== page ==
The aerospace industry is in recovery mode, and the latest earnings report from Delta Air Lines (DAL -0.22%) helps confirm it. Despite significant ongoing challenges (high fuel costs, labor shortages, and a possible economic slowdown), Delta's management remains in an optimistic mode.
Moreover, management's commentary on the earnings call suggests aerospace-giant Raytheon Technologies (RTX 0.71%), pilot training and simulator company CAE (CAE -1.12%), and advanced composite company Hexcel (HXL 1.50%) have favorable end-market conditions. Here's why.
First, a recap of what makes these three stocks attractive and the critical questions around the investment cases for the stocks. Raytheon Technologies is a $141 billion market cap behemoth in the aerospace and defense industry. Management aims to reach $10 billion in free cash flow (FCF) by 2025. It plans to get there through solid growth in its defense business and a robust recovery in its aerospace business.
Due to unfortunate circumstances (war in Ukraine), Raytheon's defense business may receive additional orders in the future as the U.S. replaces older weapons systems given to Ukraine. Other countries are also stepping up defense spending.
However, the critical questions around its aerospace business relate to the durability of the recovery in commercial-flight departures. (Raytheon's Collins Aerospace is a major provider of aftermarket parts, and Pratt & Whitney provides engine aftermarket parts.) In addition, investors will want to know that airlines are in an excellent financial position to make orders as Collins provides original equipment parts and Pratt & Whitney is a major aircraft engine manufacturer.
For CAE, the key to its growth potential is the training market for pilots. That counts for new pilots and existing pilots needing retraining.
Going into the COVID-19 pandemic, there was already a pilot shortage looming, and events since then have arguably made the situation worse. As air traffic slumped due to the pandemic, many pilots retired early, retrained in alternative careers, or declined to continue training.
However, now that the market is in recovery mode, demand for pilot training has returned strong. As such, the critical question for CAE investors is, what is the capacity-growth outlook for airlines? More flights equal more demand for crew, which equals more need for pilot training.
There isn't much aftermarket for Hexcel's advanced composites, so increased aircraft production is key to the company's long-term growth. In addition, newer aircraft tend to have a higher portion of the content in advanced lightweight composites.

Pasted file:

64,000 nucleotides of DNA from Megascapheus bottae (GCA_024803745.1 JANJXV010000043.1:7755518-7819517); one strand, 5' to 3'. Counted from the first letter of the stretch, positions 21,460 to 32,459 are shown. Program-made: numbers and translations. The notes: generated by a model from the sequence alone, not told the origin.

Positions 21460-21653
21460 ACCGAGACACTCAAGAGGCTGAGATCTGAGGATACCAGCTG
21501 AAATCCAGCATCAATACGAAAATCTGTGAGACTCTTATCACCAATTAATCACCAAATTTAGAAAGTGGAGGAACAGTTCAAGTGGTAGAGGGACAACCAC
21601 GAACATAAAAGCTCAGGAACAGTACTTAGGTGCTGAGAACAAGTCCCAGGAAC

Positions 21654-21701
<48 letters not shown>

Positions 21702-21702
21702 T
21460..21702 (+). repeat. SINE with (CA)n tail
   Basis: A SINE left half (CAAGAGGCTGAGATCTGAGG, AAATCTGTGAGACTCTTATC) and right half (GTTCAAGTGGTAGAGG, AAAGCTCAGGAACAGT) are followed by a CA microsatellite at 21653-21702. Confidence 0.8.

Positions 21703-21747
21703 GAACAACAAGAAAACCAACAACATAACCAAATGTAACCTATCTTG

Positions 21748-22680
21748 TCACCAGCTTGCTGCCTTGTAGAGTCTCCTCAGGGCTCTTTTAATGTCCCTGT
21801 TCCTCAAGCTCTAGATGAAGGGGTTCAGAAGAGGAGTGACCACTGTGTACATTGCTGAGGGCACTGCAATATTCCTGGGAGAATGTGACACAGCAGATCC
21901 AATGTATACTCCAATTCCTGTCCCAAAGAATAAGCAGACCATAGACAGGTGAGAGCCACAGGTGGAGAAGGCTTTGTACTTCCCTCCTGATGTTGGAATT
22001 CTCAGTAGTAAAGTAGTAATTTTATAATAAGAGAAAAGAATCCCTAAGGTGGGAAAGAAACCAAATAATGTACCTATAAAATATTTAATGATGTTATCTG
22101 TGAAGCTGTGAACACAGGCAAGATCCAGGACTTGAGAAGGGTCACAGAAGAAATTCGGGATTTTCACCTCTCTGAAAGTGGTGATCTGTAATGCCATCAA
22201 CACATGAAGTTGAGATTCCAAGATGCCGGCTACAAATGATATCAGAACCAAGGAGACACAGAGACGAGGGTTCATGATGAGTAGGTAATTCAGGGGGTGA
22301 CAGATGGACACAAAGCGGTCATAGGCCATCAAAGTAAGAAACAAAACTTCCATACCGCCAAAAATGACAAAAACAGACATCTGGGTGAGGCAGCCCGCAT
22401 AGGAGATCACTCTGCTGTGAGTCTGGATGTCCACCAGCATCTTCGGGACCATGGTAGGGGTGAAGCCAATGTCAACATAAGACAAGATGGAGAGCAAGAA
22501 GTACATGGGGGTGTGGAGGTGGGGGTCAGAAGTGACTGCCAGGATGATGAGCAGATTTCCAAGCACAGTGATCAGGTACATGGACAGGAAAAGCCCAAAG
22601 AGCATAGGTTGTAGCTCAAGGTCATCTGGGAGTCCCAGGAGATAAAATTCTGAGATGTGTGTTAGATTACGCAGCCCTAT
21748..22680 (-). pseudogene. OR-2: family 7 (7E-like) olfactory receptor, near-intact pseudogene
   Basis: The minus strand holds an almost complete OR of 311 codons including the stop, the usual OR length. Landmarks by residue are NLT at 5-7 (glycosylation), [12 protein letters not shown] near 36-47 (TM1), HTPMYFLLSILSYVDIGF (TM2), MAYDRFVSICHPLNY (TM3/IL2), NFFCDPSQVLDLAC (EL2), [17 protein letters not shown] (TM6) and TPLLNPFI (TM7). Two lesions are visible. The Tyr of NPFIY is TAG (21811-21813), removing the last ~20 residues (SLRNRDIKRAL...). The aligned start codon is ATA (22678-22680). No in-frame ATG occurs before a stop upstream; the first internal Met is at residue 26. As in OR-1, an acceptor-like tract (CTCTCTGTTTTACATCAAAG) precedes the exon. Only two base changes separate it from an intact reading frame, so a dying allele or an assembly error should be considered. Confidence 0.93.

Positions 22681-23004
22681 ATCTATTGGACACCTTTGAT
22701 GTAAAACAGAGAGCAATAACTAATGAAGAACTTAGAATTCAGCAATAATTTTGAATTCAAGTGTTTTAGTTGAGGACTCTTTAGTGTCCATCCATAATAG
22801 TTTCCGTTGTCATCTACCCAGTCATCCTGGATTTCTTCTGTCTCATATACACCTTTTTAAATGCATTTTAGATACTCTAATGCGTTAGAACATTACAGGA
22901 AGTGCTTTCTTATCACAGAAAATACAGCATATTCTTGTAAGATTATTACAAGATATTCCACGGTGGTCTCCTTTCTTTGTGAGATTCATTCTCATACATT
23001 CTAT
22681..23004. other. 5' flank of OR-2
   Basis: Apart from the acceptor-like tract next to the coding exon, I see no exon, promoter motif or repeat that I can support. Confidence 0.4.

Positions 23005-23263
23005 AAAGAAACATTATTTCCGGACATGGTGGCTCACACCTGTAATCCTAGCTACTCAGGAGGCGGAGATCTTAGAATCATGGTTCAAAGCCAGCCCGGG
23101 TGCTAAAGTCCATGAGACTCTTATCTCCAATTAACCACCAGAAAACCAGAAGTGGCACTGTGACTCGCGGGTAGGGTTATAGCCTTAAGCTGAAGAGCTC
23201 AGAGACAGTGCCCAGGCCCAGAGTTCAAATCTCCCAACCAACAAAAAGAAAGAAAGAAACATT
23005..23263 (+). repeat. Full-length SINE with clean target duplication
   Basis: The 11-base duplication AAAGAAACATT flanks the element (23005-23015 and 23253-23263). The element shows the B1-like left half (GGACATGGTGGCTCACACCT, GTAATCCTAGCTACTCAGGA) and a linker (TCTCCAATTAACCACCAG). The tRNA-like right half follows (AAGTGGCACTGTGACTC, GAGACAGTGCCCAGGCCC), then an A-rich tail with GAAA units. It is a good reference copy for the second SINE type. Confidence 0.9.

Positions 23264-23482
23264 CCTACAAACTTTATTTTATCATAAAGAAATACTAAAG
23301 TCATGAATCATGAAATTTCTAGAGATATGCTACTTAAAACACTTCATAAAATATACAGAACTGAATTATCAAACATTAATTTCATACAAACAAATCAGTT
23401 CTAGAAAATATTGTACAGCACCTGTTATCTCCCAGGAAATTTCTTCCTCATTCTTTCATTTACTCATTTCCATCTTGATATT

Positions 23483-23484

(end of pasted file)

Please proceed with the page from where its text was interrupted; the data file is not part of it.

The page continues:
Wide-body aircraft tend to have more of Hexcel's composites on board as fuel economy is more of an issue on larger aircraft. Hexcel's materials are lighter and stronger than alternative materials such as aluminum.
As such, Hexcel investors want to hear that the airlines are growing earnings and placing orders, the wide-body market is recovering, and leading aircraft manufacturers are ramping up production.
Delta gives positive answers
If Delta's management commentary is a helpful guide, then investors in all three companies will be happy. Digging into the second-quarter earnings call:
- Despite cost pressures from high fuel and non-fuel costs, underlying solid demand enabled Delta to increase prices, and operating income was almost at 2019 levels for the second quarter.
- CEO Ed Bastian has "yet to see any meaningful pullback in demand."
- President Glen Hauenstein sees "demand and pricing strength carry into the late summer and fall as demand remains strong."
- Higher-margin business travel and premium products are returning strongly -- good profitability news.
- Delta is only running at 85% capacity, compared to 2019, so there's plenty of growth potential as it ramps up to 100%. Bastian thinks it will be in the summer of 2023.
- Bastian talked of an "opportunity in the next three to five years of delivery for some additional narrow-body, large narrow-body acquisitions" and said, "[W]e have got a pretty healthy stream of widebodies coming."
Simply put, investors in Raytheon, CAE, and Hexcel would have heard everything they wanted to hear from Delta Air Lines. Despite ongoing cost pressures, Delta can pass on costs because end-market demand remains robust. It all points to a continued recovery in airline profitability, flight departures, and aircraft orders. That's great for Raytheon, CAE, and Hexcel.
Stocks to buy
Notwithstanding some weakness in the second quarter from flight delays and cancellations due to reopening stress, the commercial-aerospace industry is in good shape. Therefore, any weakness in these three stocks should be considered an opportunity to buy.